• Elegant and high-quality interior
  • Superb driving position
  • Lots of standard kit

Cons

  • Not as quiet as its best rivals
  • No sliding or reclining rear seats
  • Uninspiring handling
5

Toyota RAV4 2.5 VVT-i Hybrid

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£29,929

RRP from £30,980 to £39,670

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Its ride and handling may be ordinary, but the RAV4 is a large and practical SUV that comes very well equipped and benefits from Toyota's stellar reliability record. What's more, it makes a cheap company car driver, thanks to its low CO2 emissions, and costs a lot less to buy than most of the other cars on this list.

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Pros

  • Seriously low CO2 emissions
  • Slow predicted depreciation
  • Strong reliability record

Cons

  • Terrible infotainment system
  • Rivals are better to drive
  • No seven-seat option
4

Audi Q5 55 TFSIe

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£38,093

RRP from £41,445 to £68,070

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Remember how we said the XC60 T8 is more practical than the Q5? Well, the Q5 compensates by being quieter and sharper to drive, with a more compliant ride. Plus, it offers a similar electric-only range and charges quicker, so it's the better all-rounder.

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Pros

  • Smooth and punchy engines
  • High-quality interior
  • Excellent infotainment system

Cons

  • Steering could be more involving
  • No seven-seat option
  • You need pricey air suspension for the best ride
3

Honda CR-V 2.0 i-MMD Hybrid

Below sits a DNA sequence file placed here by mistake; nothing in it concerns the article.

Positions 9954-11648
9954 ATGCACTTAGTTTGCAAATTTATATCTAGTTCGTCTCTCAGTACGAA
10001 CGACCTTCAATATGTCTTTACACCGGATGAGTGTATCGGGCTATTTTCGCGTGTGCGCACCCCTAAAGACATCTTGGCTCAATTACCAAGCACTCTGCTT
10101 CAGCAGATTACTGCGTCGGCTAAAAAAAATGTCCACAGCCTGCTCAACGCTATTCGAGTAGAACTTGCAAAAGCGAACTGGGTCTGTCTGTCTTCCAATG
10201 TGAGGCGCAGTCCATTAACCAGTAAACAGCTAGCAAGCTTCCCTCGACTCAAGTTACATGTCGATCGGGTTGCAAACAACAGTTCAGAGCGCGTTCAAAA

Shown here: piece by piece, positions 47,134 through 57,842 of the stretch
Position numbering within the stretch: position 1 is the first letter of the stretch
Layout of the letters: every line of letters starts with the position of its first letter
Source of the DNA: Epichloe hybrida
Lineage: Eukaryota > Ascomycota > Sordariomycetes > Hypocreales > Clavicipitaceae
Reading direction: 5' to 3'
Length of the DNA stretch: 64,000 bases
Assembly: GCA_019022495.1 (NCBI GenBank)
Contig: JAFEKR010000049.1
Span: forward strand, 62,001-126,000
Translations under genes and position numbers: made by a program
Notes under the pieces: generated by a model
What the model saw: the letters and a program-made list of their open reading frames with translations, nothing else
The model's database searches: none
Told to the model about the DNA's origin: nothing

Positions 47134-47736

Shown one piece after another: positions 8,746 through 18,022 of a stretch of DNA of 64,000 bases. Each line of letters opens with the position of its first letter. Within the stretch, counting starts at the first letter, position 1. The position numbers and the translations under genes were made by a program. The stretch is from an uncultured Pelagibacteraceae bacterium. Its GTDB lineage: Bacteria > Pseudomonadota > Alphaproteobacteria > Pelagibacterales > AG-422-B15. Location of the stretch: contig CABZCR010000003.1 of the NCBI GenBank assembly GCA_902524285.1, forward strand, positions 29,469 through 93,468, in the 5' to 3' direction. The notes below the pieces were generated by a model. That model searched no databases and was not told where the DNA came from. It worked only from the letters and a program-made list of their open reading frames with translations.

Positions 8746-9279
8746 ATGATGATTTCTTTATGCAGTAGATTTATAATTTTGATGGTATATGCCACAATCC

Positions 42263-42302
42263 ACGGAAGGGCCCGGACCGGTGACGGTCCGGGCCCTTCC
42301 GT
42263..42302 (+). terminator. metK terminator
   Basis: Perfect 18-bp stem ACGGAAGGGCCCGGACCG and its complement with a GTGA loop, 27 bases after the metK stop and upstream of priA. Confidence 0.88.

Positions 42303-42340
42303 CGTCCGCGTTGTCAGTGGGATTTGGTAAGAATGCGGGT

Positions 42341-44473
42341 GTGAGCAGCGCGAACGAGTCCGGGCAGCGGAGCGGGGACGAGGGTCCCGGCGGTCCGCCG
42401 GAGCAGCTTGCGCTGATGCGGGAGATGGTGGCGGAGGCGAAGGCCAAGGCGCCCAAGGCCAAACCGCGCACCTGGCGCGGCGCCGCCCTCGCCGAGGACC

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£25,099

RRP from £27,270 to £39,060

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Honda's latest CR-V offers excellent space for both passengers and luggage, and the hybrid version – which combines a 2.0-litre petrol engine with an electric motor – provides plenty of poke. It's also the most efficient and refined CR-V variant, so makes a great family car.

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Pros

  • Vast rear-seat space (on five-seat models)
  • Good-sized boot (on five-seat models)
  • Comfortable driving position

Cons

  • Rough-sounding engine under load
  • Poor infotainment system
  • Seven-seat versions hard to justify over rivals
2

Volvo XC90 Recharge T8

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£49,706

RRP from £54,285 to £73,855

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The XC90 T8 hides an ace up its sleeve: it's the only plug-in hybrid SUV with seven seats. On top of that, it's the quickest XC90 by some margin, and has an impressive fully electric range, yet it doesn't compromise what made this big Volvo so appealing to begin with: its classy and family-friendly interior.

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Pros

  • Classy interior
  • Practical seven-seat interior
  • Brilliant plug-in hybrid option

Cons

  • Unsettled ride
  • Road and suspension noise
  • Fiddly infotainment system
1

BMW X5 xDrive45e

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£54,822

RRP from £60,125 to £78,125

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The plug-in hybrid X5 is every bit as comfortable and luxurious as the petrol and diesel versions, and you barely notice the extra weight of its batteries, even in corners. You can't have seven seats, but that's the only significant downside. Indeed, it has a much longer electric range than the XC90, a far more user-friendly infotainment system and attracts significantly lower company car tax bills so, unless you need those extra seats, it's the better car.

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Read our review

Pros

  • Fantastic plug-in hybrid version
  • Great to drive
  • Classy, well-designed interior

Cons

  • Expensive to buy
  • Third row of seats costs extra
  • Relatively small boot